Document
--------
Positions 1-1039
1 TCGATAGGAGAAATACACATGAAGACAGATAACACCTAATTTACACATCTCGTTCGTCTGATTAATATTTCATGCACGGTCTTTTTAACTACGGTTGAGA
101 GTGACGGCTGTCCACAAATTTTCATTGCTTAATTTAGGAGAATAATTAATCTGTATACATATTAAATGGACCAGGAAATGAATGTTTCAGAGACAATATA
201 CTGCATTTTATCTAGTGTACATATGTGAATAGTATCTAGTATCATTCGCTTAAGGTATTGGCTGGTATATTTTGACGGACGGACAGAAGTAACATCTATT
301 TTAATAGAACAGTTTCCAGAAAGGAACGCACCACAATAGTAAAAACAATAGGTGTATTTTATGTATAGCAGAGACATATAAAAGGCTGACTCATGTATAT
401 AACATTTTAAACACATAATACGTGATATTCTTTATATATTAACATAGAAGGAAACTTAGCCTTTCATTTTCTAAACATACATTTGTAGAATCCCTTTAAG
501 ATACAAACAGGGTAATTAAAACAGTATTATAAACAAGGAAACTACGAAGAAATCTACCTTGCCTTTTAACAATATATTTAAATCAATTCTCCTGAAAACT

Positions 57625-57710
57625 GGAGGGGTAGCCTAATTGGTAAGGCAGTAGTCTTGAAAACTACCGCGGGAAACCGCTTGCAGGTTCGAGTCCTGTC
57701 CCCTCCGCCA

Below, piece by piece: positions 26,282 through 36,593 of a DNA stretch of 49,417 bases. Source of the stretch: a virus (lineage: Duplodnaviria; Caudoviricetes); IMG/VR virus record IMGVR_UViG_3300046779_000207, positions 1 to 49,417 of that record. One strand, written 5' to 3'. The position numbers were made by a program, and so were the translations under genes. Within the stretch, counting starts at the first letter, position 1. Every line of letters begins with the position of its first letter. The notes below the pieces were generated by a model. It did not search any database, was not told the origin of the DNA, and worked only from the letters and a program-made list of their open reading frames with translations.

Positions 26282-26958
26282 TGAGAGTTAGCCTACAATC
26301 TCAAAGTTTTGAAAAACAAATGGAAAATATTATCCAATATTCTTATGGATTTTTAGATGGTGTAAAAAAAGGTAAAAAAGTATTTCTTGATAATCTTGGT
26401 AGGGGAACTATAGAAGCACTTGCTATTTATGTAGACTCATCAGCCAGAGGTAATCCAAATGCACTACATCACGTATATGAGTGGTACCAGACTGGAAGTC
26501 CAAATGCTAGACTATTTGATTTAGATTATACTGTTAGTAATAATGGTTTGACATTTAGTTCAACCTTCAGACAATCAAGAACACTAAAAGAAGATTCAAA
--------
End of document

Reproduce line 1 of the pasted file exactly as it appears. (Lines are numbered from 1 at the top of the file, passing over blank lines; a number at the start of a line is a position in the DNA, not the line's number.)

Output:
Positions 1-1039